According to the National Stroke Association, about 15% of ischemic strokes nationwide occur in people under the age of 65. The percentage and number of strokes in younger people, particularly between the ages of 20 and 54, have significantly grown in recent decades. And while genetics can be a factor in younger-aged strokes, lifestyle changes could decrease stroke risk by about 80%.
Concerning trends in a Cincinnati study
An important study was published in the NIH National Library of Medicine that compared populations of first-ever stroke patients age 20 or over in 1993/94, 1999, and 2005, looking at age, race, and gender. In most categories, blacks and women were more likely to have a stroke than whites and men. But the study also found a shocking increase in strokes in the younger age cohorts and a decrease in strokes in older patients. Because of this, the average age of first stroke victims decreased from 71.2 in 1993/94 to 69.2 in 2005.
The study reviewed strokes in the Greater Cincinnati/Northern Kentucky region. The percentage of first-ever strokes in the under-55 group increased from 12.9% in 1993/94 to 18.6% in 2005 (a case increase of 73%), with the 20-44 age group increasing from 4.1% to 6.4% (a case increase of 60%).
While the Cincinnati population is somewhat different from the national average, a similar trend of increased stroke incidence in younger patients has been seen nationally.
Stroke factors among younger populations
In three random-digit phone studies in Cincinnati as well as National Health and Nutrition Examination Surveys (NHANES), data show that stroke risk factors are increasing among the younger population. In particular, there is an increasing prevalence of diabetes and obesity in younger age groups, two very powerful risk factors for stroke.
According to the Cincinnati and NHANES studies, hypertension, diabetes, high cholesterol, coronary heart disease, obesity, and current smoking all increased in the general population over 10 years. These factors also increased among younger stroke patients since 1993/94.
In 2005, over 52% of first-time stroke patients aged 20-54 had hypertension, nearly 44% were obese, and nearly 46% smoked. About 20% had diabetes and 18% had high cholesterol. The lowest risk factor in the 20-to-54-aged stroke population of Cincinnati was coronary heart disease, at 12% of stroke patients.
Furthermore, the use of street drugs among stroke patients increased from 0.6% in 1993/94 to 5.9% in 2005. Expectedly, this abuse was found primarily in the younger age groups: 23% of the aged 20-44 stroke patients and 21% of the aged 45-54 patients used street drugs, compared to only 2.2% of those 55 and older. Drug abuse is more likely to cause hemorrhagic stroke and therefore accounts for only a small number of the increased stroke incidents since nearly 70% of strokes in patients aged 20-54 are ischemic.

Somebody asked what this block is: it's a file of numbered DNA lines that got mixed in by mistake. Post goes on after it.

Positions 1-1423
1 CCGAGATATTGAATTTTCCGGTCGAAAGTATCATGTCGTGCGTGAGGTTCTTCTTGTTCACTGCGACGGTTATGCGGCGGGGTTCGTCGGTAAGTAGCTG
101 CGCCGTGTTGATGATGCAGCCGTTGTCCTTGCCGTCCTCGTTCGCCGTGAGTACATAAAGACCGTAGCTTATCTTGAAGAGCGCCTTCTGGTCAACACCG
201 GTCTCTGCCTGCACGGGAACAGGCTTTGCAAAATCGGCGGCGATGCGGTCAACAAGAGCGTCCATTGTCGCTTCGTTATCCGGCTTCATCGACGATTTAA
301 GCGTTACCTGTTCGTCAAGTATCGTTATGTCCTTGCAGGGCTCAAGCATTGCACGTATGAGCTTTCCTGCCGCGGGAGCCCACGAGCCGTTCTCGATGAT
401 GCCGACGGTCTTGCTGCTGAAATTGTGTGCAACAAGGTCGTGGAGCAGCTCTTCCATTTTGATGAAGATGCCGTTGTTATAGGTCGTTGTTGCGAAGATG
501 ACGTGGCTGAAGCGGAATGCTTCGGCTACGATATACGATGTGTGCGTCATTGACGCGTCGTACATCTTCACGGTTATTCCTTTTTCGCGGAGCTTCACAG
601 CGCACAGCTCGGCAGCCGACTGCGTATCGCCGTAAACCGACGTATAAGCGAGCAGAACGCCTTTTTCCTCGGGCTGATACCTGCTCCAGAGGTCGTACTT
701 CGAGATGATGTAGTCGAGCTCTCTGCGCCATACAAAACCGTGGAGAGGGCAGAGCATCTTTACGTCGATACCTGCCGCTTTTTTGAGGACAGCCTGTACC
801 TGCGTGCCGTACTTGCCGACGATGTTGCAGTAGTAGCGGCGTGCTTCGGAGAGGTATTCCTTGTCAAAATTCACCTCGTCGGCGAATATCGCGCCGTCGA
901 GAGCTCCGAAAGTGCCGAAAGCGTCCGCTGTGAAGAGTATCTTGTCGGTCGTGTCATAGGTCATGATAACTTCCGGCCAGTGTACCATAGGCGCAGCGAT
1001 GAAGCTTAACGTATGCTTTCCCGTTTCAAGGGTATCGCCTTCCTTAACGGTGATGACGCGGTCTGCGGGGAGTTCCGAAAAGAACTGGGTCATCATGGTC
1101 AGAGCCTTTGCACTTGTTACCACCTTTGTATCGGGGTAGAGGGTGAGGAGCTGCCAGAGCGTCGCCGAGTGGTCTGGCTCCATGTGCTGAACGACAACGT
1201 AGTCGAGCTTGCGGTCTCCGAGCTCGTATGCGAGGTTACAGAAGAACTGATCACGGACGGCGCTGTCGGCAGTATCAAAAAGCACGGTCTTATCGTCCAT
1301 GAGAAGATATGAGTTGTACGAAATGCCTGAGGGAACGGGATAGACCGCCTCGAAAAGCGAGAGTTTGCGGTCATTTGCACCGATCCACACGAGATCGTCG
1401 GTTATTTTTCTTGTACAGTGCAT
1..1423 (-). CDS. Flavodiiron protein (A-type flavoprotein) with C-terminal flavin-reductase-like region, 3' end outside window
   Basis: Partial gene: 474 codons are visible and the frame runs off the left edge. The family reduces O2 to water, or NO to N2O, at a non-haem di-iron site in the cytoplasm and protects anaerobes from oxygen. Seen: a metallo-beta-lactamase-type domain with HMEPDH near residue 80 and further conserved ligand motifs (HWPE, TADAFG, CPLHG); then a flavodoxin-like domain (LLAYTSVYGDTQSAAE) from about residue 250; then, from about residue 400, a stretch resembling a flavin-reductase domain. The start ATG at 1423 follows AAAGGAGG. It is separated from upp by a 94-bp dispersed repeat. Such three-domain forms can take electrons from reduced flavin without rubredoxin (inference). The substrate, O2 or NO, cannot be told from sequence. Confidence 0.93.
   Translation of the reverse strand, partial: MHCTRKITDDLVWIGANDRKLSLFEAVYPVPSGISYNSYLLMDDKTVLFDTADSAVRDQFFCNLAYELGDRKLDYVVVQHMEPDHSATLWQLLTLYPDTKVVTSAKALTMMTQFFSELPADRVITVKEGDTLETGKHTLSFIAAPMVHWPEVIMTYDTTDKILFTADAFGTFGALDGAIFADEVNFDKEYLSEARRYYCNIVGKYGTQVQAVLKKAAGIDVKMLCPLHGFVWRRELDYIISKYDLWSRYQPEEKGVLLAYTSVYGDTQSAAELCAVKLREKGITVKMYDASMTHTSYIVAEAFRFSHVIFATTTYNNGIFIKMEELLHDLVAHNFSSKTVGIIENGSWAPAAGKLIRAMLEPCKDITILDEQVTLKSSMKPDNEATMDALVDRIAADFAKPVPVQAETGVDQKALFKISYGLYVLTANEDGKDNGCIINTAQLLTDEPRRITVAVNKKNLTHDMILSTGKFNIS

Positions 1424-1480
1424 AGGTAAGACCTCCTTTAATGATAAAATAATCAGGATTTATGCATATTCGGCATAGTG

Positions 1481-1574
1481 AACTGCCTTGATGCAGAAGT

What can be done
While stroke incidence seems to be slightly declining in the senior population, strokes among those 20 to 54 are on the rise. It may be that health efforts directed at the elderly to draw attention to stroke warning signs and encourage them to make lifestyle changes are being effective. However, little attention has been placed on encouraging young people to decrease their risk of stroke, since there is a stereotype that strokes are for “old people.” Clearly, this is not an accurate generalization.
More effort should be made by health organizations and doctors to educate the public and their own patients to make lifestyle changes to decrease their risk of stroke. Awareness of their vulnerability may help younger people make the necessary changes as they realize they are not immune to strokes – and no young person wants to consider spending some of his or her best years struggling to relearn how to walk or talk.
As people with these factors begin exercise programs and diets to reverse some of the damage to their bodies and decrease their risk of stroke, an important safeguard could be to wear a stroke-detecting device such as a Neuralert wristband so that they can have that extra level of confidence and an early-warning signal if a stroke does begin to come on. Our state-of-the-art, AI-driven technology is packaged in wristbands that look like smartwatches and can detect warning signs of a stroke within minutes. Ask your doctor about adding Neuralert’s Stroke Detection wristbands to your health program.